In the 1970’s Albert Mehrabian published a book on non-verbal communication called Silent Messages. In it he discussed the findings of 2 studies based on the ability to communicate one word, namely ‘maybe’. In the first study he found that people were able to tell if this word was being said in a neutral, liking or disliking way 55% more easily if they were shown a photo of the person’s expression when saying ‘maybe’. In the second study they were asked to identify the emotion based on the tone of how a set of words was said. People were shown to be influenced by the tone more than the actual word itself. This research led to the 7% or 93% ‘rule’ that 7% of communication is verbal and 93% is non-verbal.
Of course this study done in isolation seems ludicrous to base a rule on but yet in popular culture this is exactly what has happened.
Fast forward a few decades, what is our current understanding of the influence of non-verbal communication and how can this help us for example to become more persuasive during presentations, improve rapport building during a sales visit or just simply grow personal relationships?
Non-verbal communication is a complex set of gestures, voice tone and speed, facial expressions, posture, proxemics and even physiological changes which contribute greatly to how words are interpreted. Indeed at times non-verbal communication can be so distracting that we fail to listen to the words as it becomes more imperative to interpret them quickly.
Much of our non-verbal communication skills are learnt from infancy and can be gender and culturally based. You only have to watch the body language of two very different cultures Japan and Italy to recognise this- although there are also non-verbal consistencies between cultures. That being said as we are now increasingly global in our outlook, cross cultural communication skills, providing we are open to learning become more normal to us.
One stark example is standing in lines. The British and Americans stand in lines; generally speaking it is culturally the done thing. We don’t get too close either (proxemics). If you have queued up for tickets anywhere in Morocco or even France you may notice the opposite, a crowd of people at the counter, all extremely able to jostle into position and think nothing of reserving positions for friends.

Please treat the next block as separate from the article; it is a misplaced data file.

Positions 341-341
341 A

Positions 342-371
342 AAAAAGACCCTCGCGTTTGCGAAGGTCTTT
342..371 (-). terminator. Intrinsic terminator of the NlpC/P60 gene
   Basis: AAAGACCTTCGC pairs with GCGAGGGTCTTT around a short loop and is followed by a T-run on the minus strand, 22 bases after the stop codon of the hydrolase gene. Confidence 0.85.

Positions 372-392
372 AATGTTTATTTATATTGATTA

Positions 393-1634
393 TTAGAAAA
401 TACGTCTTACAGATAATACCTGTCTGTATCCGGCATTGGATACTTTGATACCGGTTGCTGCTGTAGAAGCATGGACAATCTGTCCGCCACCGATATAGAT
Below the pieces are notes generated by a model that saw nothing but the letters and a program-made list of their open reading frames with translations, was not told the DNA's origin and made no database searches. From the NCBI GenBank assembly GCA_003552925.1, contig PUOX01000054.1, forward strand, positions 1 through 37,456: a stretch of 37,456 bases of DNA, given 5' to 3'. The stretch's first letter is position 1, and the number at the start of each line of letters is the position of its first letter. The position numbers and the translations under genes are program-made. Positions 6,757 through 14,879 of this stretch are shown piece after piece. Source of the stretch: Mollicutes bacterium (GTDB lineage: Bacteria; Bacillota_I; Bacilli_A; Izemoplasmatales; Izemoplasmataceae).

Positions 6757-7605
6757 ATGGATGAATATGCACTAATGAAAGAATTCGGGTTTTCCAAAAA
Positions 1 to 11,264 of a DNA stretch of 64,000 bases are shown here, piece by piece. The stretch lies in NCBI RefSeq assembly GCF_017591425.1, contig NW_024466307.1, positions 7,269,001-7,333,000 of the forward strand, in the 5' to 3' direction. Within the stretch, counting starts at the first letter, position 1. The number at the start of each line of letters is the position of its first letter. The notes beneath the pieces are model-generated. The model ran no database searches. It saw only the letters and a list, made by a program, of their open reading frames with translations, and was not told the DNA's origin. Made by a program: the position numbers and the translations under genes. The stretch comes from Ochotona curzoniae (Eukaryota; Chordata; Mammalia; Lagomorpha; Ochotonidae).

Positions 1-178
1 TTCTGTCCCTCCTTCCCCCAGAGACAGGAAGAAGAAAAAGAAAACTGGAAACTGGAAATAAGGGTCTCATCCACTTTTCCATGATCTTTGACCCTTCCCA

So how can you use knowledge of non-verbal communication to help build rapport even in a different culture?
This June, ISM Training will be delivering a series of short courses in Dubai, including one on the 93% rule. To learn all about building rapport through non-verbal communications, please call 04 4573814 or email [email protected].
Despite local differences in etiquette, it doesn’t matter if you want to improve your sales skills in Dubai, London, or Singapore there are four main elements that will improve your sales technique.
1. Be the Adult in the Room
The successful salesperson knows that when they sit down to talk to a client about a product or service, they are the expert in the room on that product or service.
Your customer may have researched you and called you into a meeting, they may know a lot about the different kinds of products available in your industry, but essentially it is you, the company salesperson who knows most about your company’s offering. And if you don’t, you shouldn’t be in the meeting in the first place.
By understanding that you are the most knowledgeable person on your service, you can talk with confidence and be able to show why it’s the right fit for the customer.
2. You are there to sell a product, not make a friend
Getting too close and personal with people in business is not what makes a great salesperson. That doesn’t mean you are have to be cold and impersonal, it means you have to remember the difference between making a friend and making a sale.
3. Ditch the Ego
Too much bravado, over-confidence or excessive ostentation from you will be off-putting to potential customers. When you walk into a meeting there will be plenty of egos in there already, you don’t need to add yours to the mix. By turning down the volume on you the salesperson, you allow your product or service to get a greater slice of the attention, so it becomes the star of the show.
That doesn’t mean you forget the first point of being the adult in the room: you know your product and you know how it will benefit the customer.
4. Question, then Listen and Watch
One of the big mistakes a salesperson can make is to do all the talking. Firstly, many people think they’ve told you everything about themselves or their business, but every successful salesperson knows that very often the customer hasn’t told the whole story. By asking questions you learn a lot more about what the company needs from your product.
You may think that you have a good idea of how the company can use your products, but by asking the right questions and listening to their answers, by the end of the conversation you will learn what they really need.
Not only does listening to what people say, and watching their body language, give you a better understanding of how you can help that company with your services, it also shows that you have a real interest in their business. That interest will earn you, the salesperson, more respect from the room, and as a consequence you’ve just added a level of respect for your product.
To learn more about how you can really improve your sales technique, the Institute of Sales and Marketing offer professional level courses for successful sales skills in Dubai. Find out more and book a place today /